In the Second Reading, Paul recognises that he was “called to be an apostle” (verse 1). More broadly, Paul recognises that all are “called to be saints” (verse 2). When we think of saints, we may conjure up the image of someone clothed in a heavenly white gown with a halo over the head. Not so! Paul made the point that the Corinthians, who are non-Jews hence not the original chosen people, are “called to be saints” – for Jesus Christ is “both their Lord and ours” (verse 2). We are all called to be saints. Let us pause and reflect: God is calling me to an intimate personal encounter with him. What is stopping me? Perhaps it is my secular pursuits; perhaps I am carrying the hurt of a broken relationship; or perhaps I simply have been in spiritual exile for too long that it has become habitual. Whatever it may be, it takes courage to acknowledge our wounded nature and take that first step towards Christ.

In the Gospel, like Isaiah and Paul, John the Baptist recognises his role in ushering in the coming of Jesus Christ into the people’s hearts. In verse 29, John made the proclamation that Jesus is the Lamb of God. To Jewish ears, John’s proclamation immediately reminded them of the original Passover lamb from the time of Moses, who died so that the people may live. Jesus is the Lamb of God, not just for the Jews at the First Passover, but for all of humanity. He died so that all children of God may live – believers and non-believers alike. Jesus is waiting for me. Whatever the obstacles that is holding me back, let us pray for courage. Encounter Jesus in a personal way, let his healing grace touch my heart. May the Lord be with you.

 



Weekly Reflection (12 Jan 2020)

Baptism Of The Lord, Year A

Isaiah 42:1-4,6-7
Acts 10:34-38
Matthew 3:13-17

Theme of the week: Let us live our baptismal call, be proclaimers of truth and love.

We live in a world where individualism and relativism reign supreme. In a world, there is no absolute moral truths, each individual can decide what he or she want to believe and that becomes the truth for that person. All moral values are negotiable and relative. What is our Christian response to that?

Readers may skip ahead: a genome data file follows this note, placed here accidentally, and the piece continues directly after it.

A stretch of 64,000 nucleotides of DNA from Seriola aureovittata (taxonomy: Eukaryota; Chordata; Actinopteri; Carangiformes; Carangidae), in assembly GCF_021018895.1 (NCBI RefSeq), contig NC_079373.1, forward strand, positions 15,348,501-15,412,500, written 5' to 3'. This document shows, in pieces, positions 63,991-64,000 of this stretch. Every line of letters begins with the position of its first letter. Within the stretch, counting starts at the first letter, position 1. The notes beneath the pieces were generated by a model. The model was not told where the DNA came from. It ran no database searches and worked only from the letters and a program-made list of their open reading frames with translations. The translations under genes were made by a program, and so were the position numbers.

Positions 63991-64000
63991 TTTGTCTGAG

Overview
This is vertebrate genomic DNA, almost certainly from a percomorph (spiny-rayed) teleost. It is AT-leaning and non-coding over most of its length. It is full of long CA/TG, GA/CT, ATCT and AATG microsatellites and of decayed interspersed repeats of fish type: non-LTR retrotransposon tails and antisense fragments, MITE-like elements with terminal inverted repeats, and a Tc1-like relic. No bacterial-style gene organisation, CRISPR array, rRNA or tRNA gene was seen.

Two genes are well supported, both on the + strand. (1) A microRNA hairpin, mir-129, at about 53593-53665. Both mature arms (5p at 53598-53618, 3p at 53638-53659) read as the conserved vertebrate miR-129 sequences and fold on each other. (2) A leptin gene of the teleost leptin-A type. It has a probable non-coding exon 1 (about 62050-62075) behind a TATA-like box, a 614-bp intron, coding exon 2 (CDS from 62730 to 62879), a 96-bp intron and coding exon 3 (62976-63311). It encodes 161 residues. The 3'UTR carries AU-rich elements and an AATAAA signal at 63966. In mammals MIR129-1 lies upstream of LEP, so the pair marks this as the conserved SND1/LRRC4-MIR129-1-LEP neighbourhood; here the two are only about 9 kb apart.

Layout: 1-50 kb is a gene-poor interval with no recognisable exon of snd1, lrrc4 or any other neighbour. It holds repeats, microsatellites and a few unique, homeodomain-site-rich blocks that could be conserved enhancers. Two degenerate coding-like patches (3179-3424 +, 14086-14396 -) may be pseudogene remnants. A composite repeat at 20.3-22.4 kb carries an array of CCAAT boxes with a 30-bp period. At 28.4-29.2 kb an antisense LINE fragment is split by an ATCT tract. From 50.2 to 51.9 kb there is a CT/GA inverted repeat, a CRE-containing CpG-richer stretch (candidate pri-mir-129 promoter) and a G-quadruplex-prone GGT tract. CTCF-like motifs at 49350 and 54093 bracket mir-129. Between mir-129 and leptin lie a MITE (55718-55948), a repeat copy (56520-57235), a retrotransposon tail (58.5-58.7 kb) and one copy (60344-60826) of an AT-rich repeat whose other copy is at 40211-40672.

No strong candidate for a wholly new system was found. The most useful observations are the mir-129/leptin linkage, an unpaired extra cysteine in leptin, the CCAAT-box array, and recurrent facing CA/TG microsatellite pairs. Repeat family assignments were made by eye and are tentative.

There are typically two types of responses you see from Christians:

  • The majority will lie low, keep quite and take no action, perhaps other than wring their hands and exclaim, “What is the world coming to?”
  • A small minority will put forth the viewpoint of Christian morality boldly, and sometimes loudly.

By our baptism, we are all called to proclaim the truth. Hence, the first response is not consistent with our baptismal calling. As for the second response, if you prepare your facts well, you can win a few arguments, perhaps even silent a few individualists and relativists. But while you may win the intellectual argument, you will seldom win the opponent’s hearts. The latter is the more important mission – to win their souls for Christ. To do that, we need to recognise that our work is not about us versus them or about proving we are right and they are wrong. Our work, at its heart, is about love. For that, we need a third response.

The First Reading provides us a formula to win the argument but not lose the soul.

  • First, I need to recognise that I am not doing this for myself. It is the Lord who has put His Spirit upon me, to “bring forth justice to the nations” (verse 1,3).
  • That I exercise the quality of humility and meekness. There is no need to “cry or lift up [my] voice, or make it heard in the street” (verse 2).
  • With the Spirit of God in me, I must draw courage from Him. I must not “grow faint or be crushed”, in spite of the difficulties I face (verse 4).
  • It is only then that, for those who could not see the truth, I may open their eyes; for prisoners who “sit in darkness”, I may free them (verse 7).

These are qualities that Jesus demonstrated during his earthly life. For his meekness and calling back of sinners, others grew jealous of Jesus and crushed him. Though he was sinless, Jesus suffered the price of sins. This, in essence, is that meaning of Jesus’ baptism. The Gospel tells the story of the Baptism of Jesus. If we examine the purposes of baptism, it would seem that our Lord Jesus need not be baptised. The first purpose of Baptism is the acceptance of the baptised into God’s family – Jesus did not need that as he is God. The other purpose of Baptism is to be cleansed of sins – Jesus did not need that either as he is sinless. However, “for our sake he made him to be sin who knew no sin, so that in him we might become the righteousness of God.” (1 Cor 5:21) Jesus’ main mission is not to prove his distractors wrong. His main mission is love. To show us God’s love, He willingly took on the punishment reserved for a sinner. Like a sinner, he presents Himself to be baptised. Like a sinner, he presents Himself to be crucified. It is such sacrificial love that wins the hearts of our opponents!

The Second Reading is a speech by Peter on the occasion of the baptism of Cornelius and his household. Peter emphasised our baptismal call when he said, “God anointed Jesus of Nazareth with the Holy Spirit and with power; how he went about doing good and healing all who were oppressed by the devil, for God was with him.” Reflect upon this for a moment. By my baptism, I too have been anointed with the Holy Spirit and with power, so that I too may do good and heal all who are oppressed by the devil. Remember, the individualists and relativists are not our real enemies, for they too are sons and daughters of God. The real enemy is the devil, the master of all deceptions.